In 2002 Donna Alexander, a graphic design student at Westwood College in Dallas, TX, started charging her friends five dollars to come to her home and trash her garage. Word of mouth spread Alexander’s small business until strangers began to line up outside her door. Each one of these customers were looking for just one thing, a sort of cathartic release. In 2011, Alexander established the Anger Room in Dallas, a place where customers pay a small fee to lock themselves in a room and break, smash, demolish, or otherwise ruin everything they can.
A recent article in Bloomberg Businessweek describes Alexander’s Anger Room:
Anger Room customers are offered a selection of baseball bats, golf clubs, tennis rackets, crowbars, and, if they’re feeling particularly creative, mannequin arms and legs. What they do with those weapons is up to them. The Anger Room is equipped with a tantalizing array of non-living things to destroy, like TVs, computer monitors, and office furniture. It’s a controlled environment where customers can freely act like psychopaths, taking out their frustrations on anything within smashing distance.
The experience isn’t quite the free for all temporary psychopaths might expect. All of the Anger Room’s customers must wear hardhats and safety goggles and restrict themselves to the corresponding amount of time they paid for: five-minute “I Need a Break” session ( $25), 15-minute “Lash Out” ($45), or 25-minute “Total Demolition” ($75). Customers seldom last longer than two to three minutes. For anyone who has been in a fight or attempted to destroy everything in sight, they’ll know it’s very tiring work. Oh, and one more rule: No machetes or chainsaws. “I get that question pretty often,” she told Businessweek. “They’re like, ‘Oh, you don’t have any machetes? Can I bring my own? It’s a really nice machete.’ And I have to tell them ‘No! Under no circumstances can you bring a machete in here.’”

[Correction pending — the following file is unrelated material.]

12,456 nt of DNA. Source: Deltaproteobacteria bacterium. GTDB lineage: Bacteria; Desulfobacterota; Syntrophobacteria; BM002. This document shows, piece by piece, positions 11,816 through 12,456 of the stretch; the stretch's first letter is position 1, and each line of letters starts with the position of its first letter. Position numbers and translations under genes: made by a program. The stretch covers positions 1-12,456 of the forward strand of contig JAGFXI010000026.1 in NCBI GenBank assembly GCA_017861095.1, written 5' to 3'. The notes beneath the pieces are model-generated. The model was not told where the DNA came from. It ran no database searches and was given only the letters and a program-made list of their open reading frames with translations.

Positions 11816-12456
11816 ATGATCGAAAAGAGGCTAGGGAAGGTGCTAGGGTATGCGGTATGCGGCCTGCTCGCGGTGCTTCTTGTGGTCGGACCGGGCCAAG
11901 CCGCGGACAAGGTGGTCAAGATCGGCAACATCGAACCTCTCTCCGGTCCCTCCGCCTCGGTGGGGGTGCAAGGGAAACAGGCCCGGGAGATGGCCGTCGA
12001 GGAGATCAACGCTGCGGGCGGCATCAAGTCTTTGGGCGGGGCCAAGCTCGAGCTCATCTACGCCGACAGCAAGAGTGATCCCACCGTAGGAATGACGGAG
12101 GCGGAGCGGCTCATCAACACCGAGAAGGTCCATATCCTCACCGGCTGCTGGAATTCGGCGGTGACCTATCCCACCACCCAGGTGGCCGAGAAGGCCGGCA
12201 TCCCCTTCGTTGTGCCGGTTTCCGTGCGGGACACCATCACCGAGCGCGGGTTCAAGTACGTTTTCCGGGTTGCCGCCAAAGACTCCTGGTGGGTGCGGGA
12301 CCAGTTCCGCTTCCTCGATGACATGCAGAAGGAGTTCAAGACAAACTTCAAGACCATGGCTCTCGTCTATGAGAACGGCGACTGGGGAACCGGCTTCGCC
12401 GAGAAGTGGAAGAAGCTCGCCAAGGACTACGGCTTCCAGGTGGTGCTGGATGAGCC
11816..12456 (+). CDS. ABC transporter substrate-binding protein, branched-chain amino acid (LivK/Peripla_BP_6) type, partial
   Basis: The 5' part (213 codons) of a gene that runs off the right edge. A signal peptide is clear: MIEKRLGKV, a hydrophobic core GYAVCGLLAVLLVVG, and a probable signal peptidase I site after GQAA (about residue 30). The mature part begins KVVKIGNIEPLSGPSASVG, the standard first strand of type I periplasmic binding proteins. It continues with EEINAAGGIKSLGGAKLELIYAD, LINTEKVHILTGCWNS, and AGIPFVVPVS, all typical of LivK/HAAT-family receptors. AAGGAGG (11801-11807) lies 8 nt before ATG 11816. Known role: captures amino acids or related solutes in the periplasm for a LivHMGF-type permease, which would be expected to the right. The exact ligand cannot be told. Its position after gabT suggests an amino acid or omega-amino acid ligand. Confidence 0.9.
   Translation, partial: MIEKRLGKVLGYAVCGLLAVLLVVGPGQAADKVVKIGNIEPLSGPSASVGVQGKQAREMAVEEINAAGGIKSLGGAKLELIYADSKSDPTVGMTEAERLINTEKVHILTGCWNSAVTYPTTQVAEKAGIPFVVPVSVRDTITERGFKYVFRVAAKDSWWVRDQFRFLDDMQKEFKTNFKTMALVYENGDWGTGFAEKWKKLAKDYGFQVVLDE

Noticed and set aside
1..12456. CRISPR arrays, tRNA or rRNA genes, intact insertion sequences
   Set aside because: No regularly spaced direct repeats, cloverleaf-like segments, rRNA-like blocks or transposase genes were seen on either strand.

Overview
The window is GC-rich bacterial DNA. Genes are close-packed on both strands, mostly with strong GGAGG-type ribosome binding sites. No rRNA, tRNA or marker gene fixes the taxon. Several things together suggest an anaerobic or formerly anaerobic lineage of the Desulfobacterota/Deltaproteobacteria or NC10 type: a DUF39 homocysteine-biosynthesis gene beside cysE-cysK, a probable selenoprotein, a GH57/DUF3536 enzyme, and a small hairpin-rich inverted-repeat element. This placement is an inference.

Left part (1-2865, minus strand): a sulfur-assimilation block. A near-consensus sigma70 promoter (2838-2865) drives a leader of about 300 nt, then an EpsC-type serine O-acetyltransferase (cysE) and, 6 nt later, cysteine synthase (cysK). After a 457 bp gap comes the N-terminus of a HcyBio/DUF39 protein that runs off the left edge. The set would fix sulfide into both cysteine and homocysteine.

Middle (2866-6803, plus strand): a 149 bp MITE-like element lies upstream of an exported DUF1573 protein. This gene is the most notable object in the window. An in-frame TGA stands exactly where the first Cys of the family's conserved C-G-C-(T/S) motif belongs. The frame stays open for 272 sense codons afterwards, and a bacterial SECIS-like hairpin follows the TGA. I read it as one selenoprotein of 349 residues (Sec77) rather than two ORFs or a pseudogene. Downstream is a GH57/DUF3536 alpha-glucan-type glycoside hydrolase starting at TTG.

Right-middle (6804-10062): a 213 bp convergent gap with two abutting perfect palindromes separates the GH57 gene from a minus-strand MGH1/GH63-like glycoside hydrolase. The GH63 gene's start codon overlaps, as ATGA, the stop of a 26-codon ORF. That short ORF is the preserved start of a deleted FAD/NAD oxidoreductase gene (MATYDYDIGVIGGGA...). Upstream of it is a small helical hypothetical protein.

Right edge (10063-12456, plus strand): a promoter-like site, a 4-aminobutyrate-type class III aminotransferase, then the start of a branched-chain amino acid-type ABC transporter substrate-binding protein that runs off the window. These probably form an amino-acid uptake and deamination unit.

The idea first came to Alexander when she was 16 years old growing up in Chicago, IL. “I saw a lot of high school fights and domestic violence,” she told Businessweek. “An Anger Room just made sense. People needed a place to vent without getting in trouble.”
Today the Anger Room sees 240 clients a month to the 3,000-square-foot store in Dallas. It took her three years to find the right place with a willing landlord. With everything in line, Alexander is dominating the destruction market. The Anger Room is optimized to appeal to all people by incorporating model kitchens, living rooms, and replica workplaces filled with big-screen TVs, VCRs, fax machines, plants, and more. The Anger Room is stocked mostly by donation and items purchased at garage sales which means nearly anything you could ever want to destroy could be in the Anger Room.
It’s a far-cry from traditional therapy, but there is no doubt a little release here and there can be massively beneficial for a person’s well being. We all need some safe spaces to let loose.